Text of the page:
The African Export-Import Bank (Afreximbank) has explained that its $300 million offer in depositary receipts to private investors is expected to boost capital for lending to industries on the continent.
The depositary receipts offer investors the same rights as normal shareholders, but issuing them does not come with the same regulatory requirements for issuance of normal shares, ThisDay reported.
The Bank’s Executive Vice President for Governance and Legal, George Elombi, noted that the fresh capital would help Afreximbank to secure further funds through borrowing, to lend to investors who wish to process African commodities like cocoa growers in Ivory Coast.
“There is a need to do something about the industrial base in the continent. Otherwise, we will continue to be exposed to periodic market shocks in export commodities,” Elombi told a news conference in the Kenyan capital.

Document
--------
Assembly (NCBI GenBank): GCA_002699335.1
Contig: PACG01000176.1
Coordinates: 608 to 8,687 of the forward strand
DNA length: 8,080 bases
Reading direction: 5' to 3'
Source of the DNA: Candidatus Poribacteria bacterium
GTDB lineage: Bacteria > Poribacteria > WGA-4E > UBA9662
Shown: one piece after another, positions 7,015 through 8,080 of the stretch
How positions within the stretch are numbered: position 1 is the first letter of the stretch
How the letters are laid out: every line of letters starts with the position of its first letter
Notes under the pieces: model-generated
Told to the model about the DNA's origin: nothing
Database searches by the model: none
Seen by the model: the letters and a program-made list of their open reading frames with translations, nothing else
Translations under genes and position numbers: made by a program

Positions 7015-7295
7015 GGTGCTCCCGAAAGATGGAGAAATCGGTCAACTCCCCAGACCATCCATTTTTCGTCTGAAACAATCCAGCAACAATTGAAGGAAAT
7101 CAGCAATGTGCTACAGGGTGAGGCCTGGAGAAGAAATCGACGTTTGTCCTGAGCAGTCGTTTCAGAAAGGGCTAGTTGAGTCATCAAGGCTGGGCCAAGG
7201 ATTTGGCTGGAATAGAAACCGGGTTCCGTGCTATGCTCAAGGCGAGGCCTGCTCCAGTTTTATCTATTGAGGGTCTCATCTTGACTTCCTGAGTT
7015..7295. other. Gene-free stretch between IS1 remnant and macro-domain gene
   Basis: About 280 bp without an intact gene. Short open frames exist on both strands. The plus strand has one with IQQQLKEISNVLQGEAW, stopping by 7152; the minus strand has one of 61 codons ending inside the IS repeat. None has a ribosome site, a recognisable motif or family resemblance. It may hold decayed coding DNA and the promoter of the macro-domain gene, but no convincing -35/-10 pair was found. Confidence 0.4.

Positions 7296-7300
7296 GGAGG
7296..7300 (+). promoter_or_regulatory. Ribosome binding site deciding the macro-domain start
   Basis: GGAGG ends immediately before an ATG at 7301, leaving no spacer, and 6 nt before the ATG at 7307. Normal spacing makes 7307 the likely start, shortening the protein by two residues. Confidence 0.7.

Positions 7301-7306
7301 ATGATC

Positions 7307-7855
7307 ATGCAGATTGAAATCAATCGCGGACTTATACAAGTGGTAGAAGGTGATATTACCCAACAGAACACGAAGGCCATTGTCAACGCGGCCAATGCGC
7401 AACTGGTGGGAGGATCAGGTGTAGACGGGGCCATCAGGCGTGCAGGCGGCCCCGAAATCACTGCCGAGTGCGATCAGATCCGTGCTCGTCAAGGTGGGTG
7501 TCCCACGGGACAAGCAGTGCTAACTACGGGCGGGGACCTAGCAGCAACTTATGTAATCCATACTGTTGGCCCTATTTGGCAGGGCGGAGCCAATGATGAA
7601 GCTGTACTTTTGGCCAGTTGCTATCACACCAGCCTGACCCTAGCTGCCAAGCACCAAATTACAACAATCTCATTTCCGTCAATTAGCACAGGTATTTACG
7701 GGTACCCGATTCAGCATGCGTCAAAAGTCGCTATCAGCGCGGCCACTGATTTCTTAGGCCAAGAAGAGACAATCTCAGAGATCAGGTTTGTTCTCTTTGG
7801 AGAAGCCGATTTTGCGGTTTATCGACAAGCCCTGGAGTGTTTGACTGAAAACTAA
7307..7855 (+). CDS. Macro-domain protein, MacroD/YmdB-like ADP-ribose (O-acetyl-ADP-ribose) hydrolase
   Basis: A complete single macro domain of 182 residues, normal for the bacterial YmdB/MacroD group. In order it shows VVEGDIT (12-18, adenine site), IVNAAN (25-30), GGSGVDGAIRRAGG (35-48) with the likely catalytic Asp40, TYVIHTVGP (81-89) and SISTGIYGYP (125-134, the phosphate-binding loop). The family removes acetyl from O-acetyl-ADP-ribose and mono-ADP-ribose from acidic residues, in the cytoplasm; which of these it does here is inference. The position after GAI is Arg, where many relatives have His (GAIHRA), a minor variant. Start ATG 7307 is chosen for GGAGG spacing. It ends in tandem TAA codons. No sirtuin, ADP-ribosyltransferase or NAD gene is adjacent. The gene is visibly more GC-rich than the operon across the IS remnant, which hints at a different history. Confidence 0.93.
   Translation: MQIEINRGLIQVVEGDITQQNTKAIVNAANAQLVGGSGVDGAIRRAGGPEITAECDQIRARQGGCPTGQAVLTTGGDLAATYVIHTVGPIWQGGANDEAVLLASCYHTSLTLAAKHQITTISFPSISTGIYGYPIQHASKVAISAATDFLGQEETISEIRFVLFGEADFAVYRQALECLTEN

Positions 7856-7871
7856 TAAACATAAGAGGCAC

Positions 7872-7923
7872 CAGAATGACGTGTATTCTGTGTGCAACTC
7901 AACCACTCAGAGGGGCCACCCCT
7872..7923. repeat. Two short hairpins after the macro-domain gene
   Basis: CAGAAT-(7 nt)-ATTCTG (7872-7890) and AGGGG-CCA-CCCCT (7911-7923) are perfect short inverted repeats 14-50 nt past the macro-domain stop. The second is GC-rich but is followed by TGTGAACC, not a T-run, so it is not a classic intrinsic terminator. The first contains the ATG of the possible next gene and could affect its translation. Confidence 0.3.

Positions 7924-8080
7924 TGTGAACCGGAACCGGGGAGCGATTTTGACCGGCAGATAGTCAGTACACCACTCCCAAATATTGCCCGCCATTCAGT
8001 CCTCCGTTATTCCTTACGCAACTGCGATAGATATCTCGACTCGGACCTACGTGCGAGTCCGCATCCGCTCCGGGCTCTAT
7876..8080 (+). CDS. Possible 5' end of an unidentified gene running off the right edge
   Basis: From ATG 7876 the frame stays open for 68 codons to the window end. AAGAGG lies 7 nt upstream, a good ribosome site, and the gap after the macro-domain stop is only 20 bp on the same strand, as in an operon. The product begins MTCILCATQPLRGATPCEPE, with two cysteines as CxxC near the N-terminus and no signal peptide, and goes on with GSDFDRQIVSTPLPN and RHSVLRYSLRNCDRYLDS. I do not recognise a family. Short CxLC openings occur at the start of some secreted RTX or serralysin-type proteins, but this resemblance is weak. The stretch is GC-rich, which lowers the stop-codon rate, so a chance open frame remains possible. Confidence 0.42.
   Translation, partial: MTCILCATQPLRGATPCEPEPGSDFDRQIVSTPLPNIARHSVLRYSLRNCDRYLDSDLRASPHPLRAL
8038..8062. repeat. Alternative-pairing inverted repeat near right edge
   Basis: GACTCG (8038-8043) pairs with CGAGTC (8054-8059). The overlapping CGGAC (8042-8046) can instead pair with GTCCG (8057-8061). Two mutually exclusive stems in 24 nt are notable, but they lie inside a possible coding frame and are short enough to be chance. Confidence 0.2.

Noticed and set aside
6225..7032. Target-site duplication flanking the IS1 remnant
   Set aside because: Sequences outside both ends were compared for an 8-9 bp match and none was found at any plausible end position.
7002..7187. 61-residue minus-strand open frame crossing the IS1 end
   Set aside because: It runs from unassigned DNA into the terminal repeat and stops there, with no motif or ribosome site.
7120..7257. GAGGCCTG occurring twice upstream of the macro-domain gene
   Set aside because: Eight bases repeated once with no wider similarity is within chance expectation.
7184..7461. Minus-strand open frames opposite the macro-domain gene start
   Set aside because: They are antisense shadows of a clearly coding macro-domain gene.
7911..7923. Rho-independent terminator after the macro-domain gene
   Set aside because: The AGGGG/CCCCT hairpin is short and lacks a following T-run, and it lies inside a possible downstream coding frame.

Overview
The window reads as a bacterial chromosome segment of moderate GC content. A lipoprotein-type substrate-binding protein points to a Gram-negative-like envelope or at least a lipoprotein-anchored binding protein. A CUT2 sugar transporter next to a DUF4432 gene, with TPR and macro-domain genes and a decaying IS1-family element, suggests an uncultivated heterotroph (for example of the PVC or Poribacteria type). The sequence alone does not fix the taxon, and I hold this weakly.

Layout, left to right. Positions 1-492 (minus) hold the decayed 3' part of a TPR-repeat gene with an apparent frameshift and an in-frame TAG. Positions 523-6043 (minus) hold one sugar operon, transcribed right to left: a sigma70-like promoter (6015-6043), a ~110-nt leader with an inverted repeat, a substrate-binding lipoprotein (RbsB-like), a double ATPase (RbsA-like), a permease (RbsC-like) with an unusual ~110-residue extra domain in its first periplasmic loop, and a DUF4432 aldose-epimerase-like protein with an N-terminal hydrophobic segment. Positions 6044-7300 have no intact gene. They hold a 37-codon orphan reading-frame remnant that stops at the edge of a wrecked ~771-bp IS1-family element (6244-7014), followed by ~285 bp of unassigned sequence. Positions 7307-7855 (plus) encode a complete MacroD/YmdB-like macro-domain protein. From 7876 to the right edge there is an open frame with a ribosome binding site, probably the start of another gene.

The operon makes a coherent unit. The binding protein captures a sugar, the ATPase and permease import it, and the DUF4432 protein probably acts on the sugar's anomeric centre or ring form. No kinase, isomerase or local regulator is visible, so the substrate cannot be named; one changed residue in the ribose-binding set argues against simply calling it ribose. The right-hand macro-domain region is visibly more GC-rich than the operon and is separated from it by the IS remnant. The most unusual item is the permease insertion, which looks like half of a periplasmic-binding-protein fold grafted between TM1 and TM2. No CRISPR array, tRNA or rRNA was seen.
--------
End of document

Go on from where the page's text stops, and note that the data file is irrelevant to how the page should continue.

“The money we are trying to raise is intended to address that particular concern.”
The continent exports most of its commodities in raw form to be processed abroad, curbing its earnings and reducing job-creation opportunities through new factories.
The Cairo-based Afreximbank, which focuses on boosting trade in and with Africa through financing, has assets of $12.46 billion, with $10.84 billion of that being loans.
It is owned by a range of shareholders including African governments and central banks.
The depositary receipts by Afreximbank, which are priced at $4.30 per unit with a minimum investment size of $30,000, are aimed at the sophisticated investor like pension funds.
Source: Footprint to Africa